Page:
Good luck on resolving this. It is indeed a delicate matter.

George Donnelly said...

Hube, I'm sure that the primary and secondary schools I attended in the '80's did the same thing.

If the teacher can't handle disagreement, something new has been learned about him that should cancel out some or all of the respect previously earned.

Was the teacher wrong by speaking the comment? Or by occupying a post of such enormous power as was created for him by the state and/or the parents of the kids in his class?

I question the kind of schooling that is so commonplace today in the US. It's regimented and it's unnatural. It elevates the teacher beyond the post of teacher to that of judge, jury, executioner (in some cases) and ultimate decider of what is right and wrong. Kids are easily conditioned into overvaluing the opinions of teachers.

I'm not saying it's always like that or has to be like that, but it trends that way.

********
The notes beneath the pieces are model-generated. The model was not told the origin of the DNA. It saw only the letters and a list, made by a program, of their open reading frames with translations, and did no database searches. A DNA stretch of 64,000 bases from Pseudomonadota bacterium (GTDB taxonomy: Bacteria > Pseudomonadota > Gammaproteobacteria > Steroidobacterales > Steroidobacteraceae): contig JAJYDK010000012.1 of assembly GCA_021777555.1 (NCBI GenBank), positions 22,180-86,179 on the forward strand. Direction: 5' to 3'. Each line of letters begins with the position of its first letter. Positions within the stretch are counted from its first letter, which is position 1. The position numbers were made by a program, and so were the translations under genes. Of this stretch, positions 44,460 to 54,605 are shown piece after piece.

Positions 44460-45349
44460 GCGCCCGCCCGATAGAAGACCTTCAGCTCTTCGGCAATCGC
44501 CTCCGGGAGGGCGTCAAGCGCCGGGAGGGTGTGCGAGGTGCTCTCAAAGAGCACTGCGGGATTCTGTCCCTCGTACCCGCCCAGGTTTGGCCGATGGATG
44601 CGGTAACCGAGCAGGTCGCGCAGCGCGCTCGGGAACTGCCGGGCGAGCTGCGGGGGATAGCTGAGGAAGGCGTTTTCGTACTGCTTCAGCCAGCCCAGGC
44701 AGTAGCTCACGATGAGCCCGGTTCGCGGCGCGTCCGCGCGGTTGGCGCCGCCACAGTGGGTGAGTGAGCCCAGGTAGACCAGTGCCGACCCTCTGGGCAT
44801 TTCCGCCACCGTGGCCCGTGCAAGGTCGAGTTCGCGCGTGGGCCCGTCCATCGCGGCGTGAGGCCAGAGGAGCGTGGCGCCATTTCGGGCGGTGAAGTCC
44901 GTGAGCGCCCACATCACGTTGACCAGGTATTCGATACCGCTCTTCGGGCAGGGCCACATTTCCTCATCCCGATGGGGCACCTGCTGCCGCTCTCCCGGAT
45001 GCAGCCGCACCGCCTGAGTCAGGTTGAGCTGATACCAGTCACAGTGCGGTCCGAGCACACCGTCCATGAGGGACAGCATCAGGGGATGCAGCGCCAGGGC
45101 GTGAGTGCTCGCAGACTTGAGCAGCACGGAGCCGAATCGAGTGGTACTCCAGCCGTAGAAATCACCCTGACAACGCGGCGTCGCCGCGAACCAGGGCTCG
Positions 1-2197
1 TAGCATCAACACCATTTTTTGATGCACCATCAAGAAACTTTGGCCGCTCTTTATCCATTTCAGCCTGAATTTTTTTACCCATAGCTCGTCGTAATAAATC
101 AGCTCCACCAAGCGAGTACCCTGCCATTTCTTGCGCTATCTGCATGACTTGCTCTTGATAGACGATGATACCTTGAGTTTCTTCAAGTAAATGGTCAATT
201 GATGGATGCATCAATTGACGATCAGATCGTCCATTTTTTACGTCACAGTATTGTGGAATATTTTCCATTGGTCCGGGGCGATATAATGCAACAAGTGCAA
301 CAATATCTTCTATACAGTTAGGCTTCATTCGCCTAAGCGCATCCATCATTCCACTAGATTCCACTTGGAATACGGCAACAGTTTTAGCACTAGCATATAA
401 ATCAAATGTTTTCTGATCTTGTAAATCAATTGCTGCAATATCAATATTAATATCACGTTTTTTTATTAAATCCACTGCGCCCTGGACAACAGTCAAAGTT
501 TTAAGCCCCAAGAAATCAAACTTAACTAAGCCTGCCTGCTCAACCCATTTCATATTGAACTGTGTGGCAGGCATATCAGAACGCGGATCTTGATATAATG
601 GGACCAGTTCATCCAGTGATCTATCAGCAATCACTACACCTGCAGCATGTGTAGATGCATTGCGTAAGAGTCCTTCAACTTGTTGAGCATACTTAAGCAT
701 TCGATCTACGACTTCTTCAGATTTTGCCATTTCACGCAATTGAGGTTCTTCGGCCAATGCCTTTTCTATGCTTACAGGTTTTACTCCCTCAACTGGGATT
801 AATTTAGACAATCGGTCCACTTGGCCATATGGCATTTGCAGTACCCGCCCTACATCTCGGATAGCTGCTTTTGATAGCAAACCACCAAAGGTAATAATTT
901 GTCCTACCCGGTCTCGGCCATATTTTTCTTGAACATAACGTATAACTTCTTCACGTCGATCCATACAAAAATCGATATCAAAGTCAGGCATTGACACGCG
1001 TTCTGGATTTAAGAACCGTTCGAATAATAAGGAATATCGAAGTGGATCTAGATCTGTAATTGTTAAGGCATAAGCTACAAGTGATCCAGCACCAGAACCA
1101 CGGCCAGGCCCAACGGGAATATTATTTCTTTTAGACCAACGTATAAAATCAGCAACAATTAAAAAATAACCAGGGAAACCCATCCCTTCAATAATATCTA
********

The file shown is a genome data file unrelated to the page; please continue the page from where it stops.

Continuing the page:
Anonymous said...

Hube, Sorry. I should have acknowledged your points. They are valid, and I'm not one of those "not my kid" sort of parents. And had it been my son (who's never met a story that couldn't be made better with embellishment) I wouldn't have written the post.

Hube said...

Not a problem, pan. :-)

Again, good luck. These are some tough years for kids, our own or otherwise. (My own daughter is 14.)

Steven H. Newton said...

The "deal with it" comment was meant as a snarky comment that the teacher with opinions might be a libertarian, not a conservative or liberal--it wasn't meant for you.

George (and Hube)
I think when we're talking about this issue that we sometimes forget elementary and middle school teachers (about whom pandora was speaking; her daughter is eleven) who deal with students who don't have fully formed opinions of their own and are pretty open prey for being brainwashed.

I agree, Hube, that it is quite often a liberal bias rather than a conservative one that emanates from these teachers. What I have found, though, through more than a decade of working with teachers across the country, is that such teachers fall unevenly into three categories:

10% hardline ideologues who are unrepentent in the need to "socialize" kids into the "proper" belief system